As summer approaches, it allows for some of our favorite traditions: eating Maryland tomatoes and sweet corn, watching beautiful sunsets, enjoying the Chesapeake Bay and the annual family vacation. For many of us, this annual reprieve is dreamt about all year long. Once the SUV is packed to the brim (and for those of you with little ones, like me, the portable DVD player is rolling with an occupying movie through lifesaving headphones), we turn on our music and begin the journey to rest and relaxation.
On the drive to sandy beaches, the music of Jimmy Buffett, naturally flows through the speakers. For me, the worries begin to fade away with a favorite song, “Changes in Latitude, Changes in Attitude.” While I normally mindlessly sing along (and I know you do too…) a verse in the song happens to catch my attention. Jimmy sings: “I took off for a weekend last month, just to try and recall the whole year.” This verse caused me to take pause, as I realized that I could actually relate. If you think about it, I am sure you can too. We are all so busy with work, family, friends, volunteer initiatives, sports, etc. We are often required to remove ourselves from daily traditions, tasks and roles to reflect upon past events and give thought to our future and what we desire and require for our lives.
As your worries begin to fade away on your vacation and this reflection and future planning process occurs, you’re bound to remember the reasons you have worked so hard in the preceding months. It may be to provide for your smiling children, to save for a vacation home or to fund your retirement dreams. Whatever the reasons are, I encourage you to do two small things.
First, take a notebook to the beach or pool with you. When these thoughts pop into your mind, write them down. These thoughts, after all, are your financial goals and objectives. As you “try to recall the whole year,” this takes the shape of your own personal review. Be honest with yourself and give it a grade. Are you on track for what you want and demand for your life? Secondly, once your vacation is over and the real world roars back, open up that notebook every quarter. And even more importantly, share that notebook with your financial planner so they are aware of your goals and can work with you to track toward them.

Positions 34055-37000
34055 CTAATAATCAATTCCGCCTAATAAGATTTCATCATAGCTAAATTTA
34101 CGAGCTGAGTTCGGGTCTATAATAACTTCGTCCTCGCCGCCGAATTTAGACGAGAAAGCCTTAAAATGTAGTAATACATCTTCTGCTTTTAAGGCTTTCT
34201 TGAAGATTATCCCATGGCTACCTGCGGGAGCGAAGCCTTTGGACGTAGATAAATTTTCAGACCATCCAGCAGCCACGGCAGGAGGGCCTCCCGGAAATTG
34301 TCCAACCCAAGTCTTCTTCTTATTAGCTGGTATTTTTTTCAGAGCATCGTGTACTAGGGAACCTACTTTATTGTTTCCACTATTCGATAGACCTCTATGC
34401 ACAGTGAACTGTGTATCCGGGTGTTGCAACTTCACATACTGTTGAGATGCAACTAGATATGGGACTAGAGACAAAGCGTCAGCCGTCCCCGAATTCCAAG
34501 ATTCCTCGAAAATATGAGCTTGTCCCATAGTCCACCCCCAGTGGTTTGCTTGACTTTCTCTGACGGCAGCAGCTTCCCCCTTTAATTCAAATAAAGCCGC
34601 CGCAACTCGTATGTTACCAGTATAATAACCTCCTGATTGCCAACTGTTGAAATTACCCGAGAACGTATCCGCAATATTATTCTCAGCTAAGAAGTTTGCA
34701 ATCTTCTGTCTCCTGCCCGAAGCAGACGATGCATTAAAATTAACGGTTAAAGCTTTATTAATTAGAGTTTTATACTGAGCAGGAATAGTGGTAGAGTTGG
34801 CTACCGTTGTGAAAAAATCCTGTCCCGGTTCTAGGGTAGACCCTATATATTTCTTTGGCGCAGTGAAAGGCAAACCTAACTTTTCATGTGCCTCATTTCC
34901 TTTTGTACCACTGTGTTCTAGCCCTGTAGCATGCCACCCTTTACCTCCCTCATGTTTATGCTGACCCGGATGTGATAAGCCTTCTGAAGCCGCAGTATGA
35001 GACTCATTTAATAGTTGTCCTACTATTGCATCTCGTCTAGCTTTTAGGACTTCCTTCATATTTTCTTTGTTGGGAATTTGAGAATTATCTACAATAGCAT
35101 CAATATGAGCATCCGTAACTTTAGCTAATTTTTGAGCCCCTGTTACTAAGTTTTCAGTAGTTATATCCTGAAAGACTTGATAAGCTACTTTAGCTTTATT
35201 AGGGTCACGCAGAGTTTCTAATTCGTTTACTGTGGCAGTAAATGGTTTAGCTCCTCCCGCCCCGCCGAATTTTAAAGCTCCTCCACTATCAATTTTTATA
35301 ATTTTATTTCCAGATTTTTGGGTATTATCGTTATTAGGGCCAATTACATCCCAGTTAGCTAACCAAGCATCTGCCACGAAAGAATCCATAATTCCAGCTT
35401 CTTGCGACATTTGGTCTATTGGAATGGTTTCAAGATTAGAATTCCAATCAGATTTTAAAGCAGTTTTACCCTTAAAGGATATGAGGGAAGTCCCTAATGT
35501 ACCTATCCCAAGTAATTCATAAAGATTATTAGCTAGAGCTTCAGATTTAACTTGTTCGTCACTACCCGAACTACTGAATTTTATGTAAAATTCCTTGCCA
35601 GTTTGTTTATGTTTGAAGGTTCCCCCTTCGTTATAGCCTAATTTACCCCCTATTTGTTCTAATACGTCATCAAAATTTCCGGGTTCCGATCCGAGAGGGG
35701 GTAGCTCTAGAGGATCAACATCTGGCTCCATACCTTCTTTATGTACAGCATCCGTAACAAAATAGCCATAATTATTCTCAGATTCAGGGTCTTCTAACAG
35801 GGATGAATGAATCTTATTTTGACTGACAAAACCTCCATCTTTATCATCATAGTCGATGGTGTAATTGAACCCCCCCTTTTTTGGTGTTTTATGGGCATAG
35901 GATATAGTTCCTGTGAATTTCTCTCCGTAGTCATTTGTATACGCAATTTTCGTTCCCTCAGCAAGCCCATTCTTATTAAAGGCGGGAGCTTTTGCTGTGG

While your monthly investment statements are viewed in dollars and cents, we must remember what we are working for and the actions we are taking throughout the year to accomplish our goal. Examples of such actions include: paying off debts, taking advantage of the company match in a 401(k), maxing out 401(k) contributions (if that is not feasible, increase your contribution by at least 1% this year), finalizing your Wills and Power of Attorney documents, purchasing life insurance to give your spouse peace of mind, building up an emergency fund and finally, meeting with a Financial Planner to determine how much you need to save for a comfortable and fulfilling retirement. Just as Jimmy Buffett had to “take off for a weekend to recall the whole year,” I do not want for you to wait until it is too late to recall what you want out of life and what you are working so hard for. I would much rather hear about you having an amazing “cheeseburger in paradise…”
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